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Preparing for $3+ per litre fuel

By Ben Rose - posted Thursday, 14 April 2011

Australians will inevitably have to face the reality of higher fuel prices. Since the late 1940's when war-time fuel rationing ended and most people began driving cars, we have come to think of cheap abundant fuel as a right. Governments' policies have reduced fuel taxes far below real costs. Many of us now have a habit of driving alone in large over-powered cars (average occupancy 1.3 people and fuel consumption 11L/ 100 km). Our car fleet fuel consumption and emissions are quadruple what they would be if everyone used small efficient vehicles and carried an extra passenger. Purchasers of new vehicles need to be aware that one CSIRO scenario puts fuel at $8.00 by 2018. STCWA argues that fuel tax increases, offset by reductions in other charges are necessary to prepare for a carbon and oil constrained world with fuel prices of at least $3.00/L.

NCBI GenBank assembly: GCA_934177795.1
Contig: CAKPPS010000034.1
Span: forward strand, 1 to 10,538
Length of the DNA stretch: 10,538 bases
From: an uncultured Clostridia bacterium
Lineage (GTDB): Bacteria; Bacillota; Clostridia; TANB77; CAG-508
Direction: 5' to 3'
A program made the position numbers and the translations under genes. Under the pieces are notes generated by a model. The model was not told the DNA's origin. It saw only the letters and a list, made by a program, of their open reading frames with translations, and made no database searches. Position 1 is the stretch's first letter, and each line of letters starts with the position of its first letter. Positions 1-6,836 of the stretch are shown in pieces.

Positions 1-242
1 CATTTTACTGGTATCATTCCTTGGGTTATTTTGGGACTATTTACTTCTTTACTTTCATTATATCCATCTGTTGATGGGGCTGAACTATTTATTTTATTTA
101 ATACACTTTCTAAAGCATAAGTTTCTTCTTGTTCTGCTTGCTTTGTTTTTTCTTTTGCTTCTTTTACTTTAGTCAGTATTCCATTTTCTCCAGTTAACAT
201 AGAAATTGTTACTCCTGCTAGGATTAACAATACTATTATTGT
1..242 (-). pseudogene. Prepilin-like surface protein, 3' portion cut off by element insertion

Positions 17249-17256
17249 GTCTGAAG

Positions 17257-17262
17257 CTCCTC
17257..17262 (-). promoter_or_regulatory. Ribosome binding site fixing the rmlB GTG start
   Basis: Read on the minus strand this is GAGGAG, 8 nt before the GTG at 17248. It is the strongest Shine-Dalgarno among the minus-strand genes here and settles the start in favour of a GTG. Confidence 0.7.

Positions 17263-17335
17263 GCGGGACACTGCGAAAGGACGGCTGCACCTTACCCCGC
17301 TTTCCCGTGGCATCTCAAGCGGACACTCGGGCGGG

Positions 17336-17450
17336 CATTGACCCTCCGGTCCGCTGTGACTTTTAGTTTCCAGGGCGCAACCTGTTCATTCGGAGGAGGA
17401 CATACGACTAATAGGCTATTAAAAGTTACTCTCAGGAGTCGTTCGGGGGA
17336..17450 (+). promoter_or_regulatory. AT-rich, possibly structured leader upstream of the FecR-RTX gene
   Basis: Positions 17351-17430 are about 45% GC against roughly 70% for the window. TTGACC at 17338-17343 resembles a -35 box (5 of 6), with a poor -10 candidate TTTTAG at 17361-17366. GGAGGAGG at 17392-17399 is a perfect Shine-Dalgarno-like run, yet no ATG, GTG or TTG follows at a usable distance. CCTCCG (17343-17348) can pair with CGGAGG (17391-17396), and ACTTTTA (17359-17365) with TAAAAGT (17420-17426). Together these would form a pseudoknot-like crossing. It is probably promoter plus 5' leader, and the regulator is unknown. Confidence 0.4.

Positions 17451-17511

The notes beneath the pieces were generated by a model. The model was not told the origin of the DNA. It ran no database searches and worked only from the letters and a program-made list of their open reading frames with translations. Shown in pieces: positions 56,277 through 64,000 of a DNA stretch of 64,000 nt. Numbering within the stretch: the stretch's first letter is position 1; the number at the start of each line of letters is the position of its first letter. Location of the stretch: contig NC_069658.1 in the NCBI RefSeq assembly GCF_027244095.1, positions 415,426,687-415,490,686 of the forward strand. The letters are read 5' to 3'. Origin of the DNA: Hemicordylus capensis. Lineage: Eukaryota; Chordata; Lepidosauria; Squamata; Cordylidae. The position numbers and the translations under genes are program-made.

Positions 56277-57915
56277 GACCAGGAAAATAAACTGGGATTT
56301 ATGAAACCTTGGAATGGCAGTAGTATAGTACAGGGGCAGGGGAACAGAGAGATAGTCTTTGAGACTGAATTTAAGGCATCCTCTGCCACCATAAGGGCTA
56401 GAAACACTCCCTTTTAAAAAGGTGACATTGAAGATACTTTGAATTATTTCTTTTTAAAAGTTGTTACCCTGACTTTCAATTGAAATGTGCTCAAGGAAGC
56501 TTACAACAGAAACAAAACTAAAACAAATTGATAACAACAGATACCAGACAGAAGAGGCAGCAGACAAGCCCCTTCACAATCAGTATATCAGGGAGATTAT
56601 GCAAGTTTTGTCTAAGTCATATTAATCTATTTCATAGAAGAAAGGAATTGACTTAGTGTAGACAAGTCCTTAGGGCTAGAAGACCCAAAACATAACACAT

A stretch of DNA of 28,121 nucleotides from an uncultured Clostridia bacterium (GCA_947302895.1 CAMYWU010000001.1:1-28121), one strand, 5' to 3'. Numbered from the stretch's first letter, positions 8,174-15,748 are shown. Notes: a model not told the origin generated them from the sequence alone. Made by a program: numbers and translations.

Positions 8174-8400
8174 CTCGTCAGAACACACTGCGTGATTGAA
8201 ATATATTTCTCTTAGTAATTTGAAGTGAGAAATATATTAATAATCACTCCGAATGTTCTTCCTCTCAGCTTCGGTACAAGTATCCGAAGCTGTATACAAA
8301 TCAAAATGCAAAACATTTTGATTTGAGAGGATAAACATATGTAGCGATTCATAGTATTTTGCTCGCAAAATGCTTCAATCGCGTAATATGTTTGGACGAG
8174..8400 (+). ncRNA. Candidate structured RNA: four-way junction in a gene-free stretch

The world is at 'peak oil', i.e. the rate of extraction has levelled out and must soon decline. It costs more to extract the remaining half of oil resource that remains in the ground, while demand is increasing, so the oil prices must rise. Australia and the US already import more than half of their oil needs. Unless domestic renewable substitutes are produced this will increase to 90% by 2050, mainly from Gulf countries, which is clearly unsustainable. Fuel prices will trend upward, as will the risk of fuel shortages and spikes exceeding $1.00/L. The howls of the cheap fuel lobby when prices rose a few cents per litre will seem absurd. With fuel at $3.00/L, demand for seats on trains and buses is likely to at least double to more than 30% of journeys. At present, State governments are not even keeping up with public transport demand. The urgent need to expand rail and bus fleets is made evident by the overcrowding of peak hour trains in Sydney and Perth's northern suburbs. A drop in the Australian dollar exchange rate to normal levels would alone increase the fuel price by more than the recent price increase of 20c/L.